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The Responsibility Revolution

In: Business and Management

Submitted By rbeight
Words 2807
Pages 12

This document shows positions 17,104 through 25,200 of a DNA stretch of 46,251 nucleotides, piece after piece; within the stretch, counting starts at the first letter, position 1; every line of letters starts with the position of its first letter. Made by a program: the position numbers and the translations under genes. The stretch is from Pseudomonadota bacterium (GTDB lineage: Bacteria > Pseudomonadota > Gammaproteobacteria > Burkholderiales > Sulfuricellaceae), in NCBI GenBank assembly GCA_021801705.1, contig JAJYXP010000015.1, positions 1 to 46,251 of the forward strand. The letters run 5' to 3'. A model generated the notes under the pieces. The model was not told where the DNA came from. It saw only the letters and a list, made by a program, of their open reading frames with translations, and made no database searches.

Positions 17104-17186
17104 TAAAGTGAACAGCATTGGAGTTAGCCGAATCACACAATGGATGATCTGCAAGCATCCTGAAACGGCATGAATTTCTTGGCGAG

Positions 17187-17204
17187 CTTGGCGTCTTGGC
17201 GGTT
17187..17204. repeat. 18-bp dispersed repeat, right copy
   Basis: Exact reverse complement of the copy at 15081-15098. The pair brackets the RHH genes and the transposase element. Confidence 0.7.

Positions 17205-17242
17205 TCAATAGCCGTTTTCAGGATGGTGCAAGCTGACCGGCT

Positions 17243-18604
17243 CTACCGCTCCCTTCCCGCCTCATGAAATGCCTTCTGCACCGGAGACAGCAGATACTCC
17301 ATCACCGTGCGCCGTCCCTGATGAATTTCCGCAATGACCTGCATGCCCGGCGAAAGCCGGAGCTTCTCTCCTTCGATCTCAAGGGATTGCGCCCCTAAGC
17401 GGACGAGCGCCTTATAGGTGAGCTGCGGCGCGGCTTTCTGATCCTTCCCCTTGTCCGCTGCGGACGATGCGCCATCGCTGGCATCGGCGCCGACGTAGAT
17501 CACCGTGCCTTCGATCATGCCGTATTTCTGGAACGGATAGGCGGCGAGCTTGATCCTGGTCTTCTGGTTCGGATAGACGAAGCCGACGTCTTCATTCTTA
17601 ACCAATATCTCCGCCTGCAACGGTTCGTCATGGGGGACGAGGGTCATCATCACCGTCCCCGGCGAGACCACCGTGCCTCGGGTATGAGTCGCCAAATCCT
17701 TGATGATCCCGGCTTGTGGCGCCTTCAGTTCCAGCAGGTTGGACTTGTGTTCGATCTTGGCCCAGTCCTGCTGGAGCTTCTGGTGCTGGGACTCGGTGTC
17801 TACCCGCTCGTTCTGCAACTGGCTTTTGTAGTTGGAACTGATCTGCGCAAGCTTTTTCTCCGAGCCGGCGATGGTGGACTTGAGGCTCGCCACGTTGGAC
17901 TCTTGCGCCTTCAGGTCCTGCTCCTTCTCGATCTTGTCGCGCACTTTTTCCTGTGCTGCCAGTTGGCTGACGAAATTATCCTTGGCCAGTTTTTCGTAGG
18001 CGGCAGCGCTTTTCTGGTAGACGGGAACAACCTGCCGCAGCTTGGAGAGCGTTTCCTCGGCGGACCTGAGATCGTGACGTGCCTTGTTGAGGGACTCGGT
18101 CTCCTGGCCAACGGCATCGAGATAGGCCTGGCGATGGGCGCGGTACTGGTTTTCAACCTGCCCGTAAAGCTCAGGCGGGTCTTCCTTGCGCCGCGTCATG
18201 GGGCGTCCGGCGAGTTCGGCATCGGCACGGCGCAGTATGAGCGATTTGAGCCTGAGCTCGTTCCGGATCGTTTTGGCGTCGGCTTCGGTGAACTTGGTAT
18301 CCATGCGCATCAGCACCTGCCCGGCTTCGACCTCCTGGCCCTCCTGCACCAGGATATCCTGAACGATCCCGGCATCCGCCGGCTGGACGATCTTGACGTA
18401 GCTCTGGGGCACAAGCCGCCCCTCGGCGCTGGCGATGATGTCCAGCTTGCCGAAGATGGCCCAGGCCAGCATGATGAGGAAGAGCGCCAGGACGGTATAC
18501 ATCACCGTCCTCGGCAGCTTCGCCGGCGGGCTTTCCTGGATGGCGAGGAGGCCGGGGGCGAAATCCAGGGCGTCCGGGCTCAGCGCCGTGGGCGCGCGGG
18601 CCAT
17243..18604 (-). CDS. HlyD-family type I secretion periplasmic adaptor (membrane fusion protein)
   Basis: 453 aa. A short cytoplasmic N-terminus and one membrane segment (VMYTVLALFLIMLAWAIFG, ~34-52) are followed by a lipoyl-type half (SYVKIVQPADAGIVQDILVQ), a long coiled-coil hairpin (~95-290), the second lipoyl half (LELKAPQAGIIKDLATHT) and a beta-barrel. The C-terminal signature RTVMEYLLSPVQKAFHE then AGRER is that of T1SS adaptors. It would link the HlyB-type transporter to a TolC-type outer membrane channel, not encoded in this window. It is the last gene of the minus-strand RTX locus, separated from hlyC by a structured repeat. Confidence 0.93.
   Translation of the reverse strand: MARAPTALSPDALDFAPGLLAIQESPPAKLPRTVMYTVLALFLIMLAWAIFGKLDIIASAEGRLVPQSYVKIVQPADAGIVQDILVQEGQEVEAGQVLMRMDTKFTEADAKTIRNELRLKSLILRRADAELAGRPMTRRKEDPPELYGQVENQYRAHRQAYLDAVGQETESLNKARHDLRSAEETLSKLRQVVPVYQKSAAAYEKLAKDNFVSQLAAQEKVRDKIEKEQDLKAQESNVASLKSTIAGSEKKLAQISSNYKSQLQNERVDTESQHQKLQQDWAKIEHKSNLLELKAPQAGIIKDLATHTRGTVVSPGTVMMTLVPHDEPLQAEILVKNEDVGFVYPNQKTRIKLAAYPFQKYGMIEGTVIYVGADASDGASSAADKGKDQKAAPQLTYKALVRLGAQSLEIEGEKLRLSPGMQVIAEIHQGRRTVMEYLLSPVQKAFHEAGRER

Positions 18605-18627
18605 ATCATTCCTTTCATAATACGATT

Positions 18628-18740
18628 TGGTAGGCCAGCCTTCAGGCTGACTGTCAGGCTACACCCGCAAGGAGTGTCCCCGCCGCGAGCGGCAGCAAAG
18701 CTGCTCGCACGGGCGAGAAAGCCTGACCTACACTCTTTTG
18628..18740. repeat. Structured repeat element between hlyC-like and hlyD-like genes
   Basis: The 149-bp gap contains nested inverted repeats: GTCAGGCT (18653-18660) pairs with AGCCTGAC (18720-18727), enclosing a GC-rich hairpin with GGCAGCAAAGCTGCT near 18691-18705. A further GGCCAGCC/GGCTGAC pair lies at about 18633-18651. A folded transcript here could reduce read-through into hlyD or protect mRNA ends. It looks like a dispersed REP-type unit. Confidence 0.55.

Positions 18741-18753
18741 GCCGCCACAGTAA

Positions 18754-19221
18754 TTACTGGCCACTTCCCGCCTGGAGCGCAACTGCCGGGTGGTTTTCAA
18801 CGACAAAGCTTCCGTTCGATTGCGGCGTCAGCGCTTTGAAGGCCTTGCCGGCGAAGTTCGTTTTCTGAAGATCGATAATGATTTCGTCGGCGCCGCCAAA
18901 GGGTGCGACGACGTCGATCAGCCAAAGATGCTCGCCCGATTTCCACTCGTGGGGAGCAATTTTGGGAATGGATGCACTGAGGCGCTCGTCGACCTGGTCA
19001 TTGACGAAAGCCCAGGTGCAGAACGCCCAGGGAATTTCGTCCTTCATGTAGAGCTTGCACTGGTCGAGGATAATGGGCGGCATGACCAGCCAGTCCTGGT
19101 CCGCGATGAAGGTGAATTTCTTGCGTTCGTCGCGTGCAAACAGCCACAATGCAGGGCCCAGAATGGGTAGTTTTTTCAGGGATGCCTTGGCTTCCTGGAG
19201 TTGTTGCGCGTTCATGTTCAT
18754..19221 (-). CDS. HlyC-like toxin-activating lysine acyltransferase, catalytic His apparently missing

The Responsibility Revolution Amid the decline of house prices, the government seizure of the infamous mortgage brokers Fannie and Freddie, increasing debt to countries such as China, and the recent budget cuts to the country's military spending, the stability of the American economy seems more than a little rocky. Consequently, the addition of numerous corporate scandals has left the American people's trust in their businesses and government officials on shaky grounds. The tainted view of the American business world is the product of corporations' greedy endeavors, more willing to do anything "for profit", than following the ancient 'for-consumer' mantra "the customer is always right". As our economy crumbles and people's confidences wane, surprisingly, some companies have survived through the deterioration of our economy, some have even managed to grow throughout the recession. Jefferey Hollender and Bill Breen, authors of The Responsibility Revolution, believe these companies have thrived because they have a different standard set for themselves. The standard of responsible contribution to society and the environment. Hollender and Breen believe that this standard is starting to revolutionize the business world by prioritizing integrity into their value system. Being responsible demands companies to do the right thing, doing the right thing starts with "Integrity". The lack of integrity that runs from the government through our businesses has resulted in a system that is no longer stable and predictable. Consequently, the businesses that show heart in what they aim to do, whether it is to become more financially, socially or environmentally sustainable, have opened consumers' eyes to businesses they should trust. Robert Moment the writer of "The 7 Principles of Business Integrity" stated that businesses need to "Recognize that customers/clients want to do...

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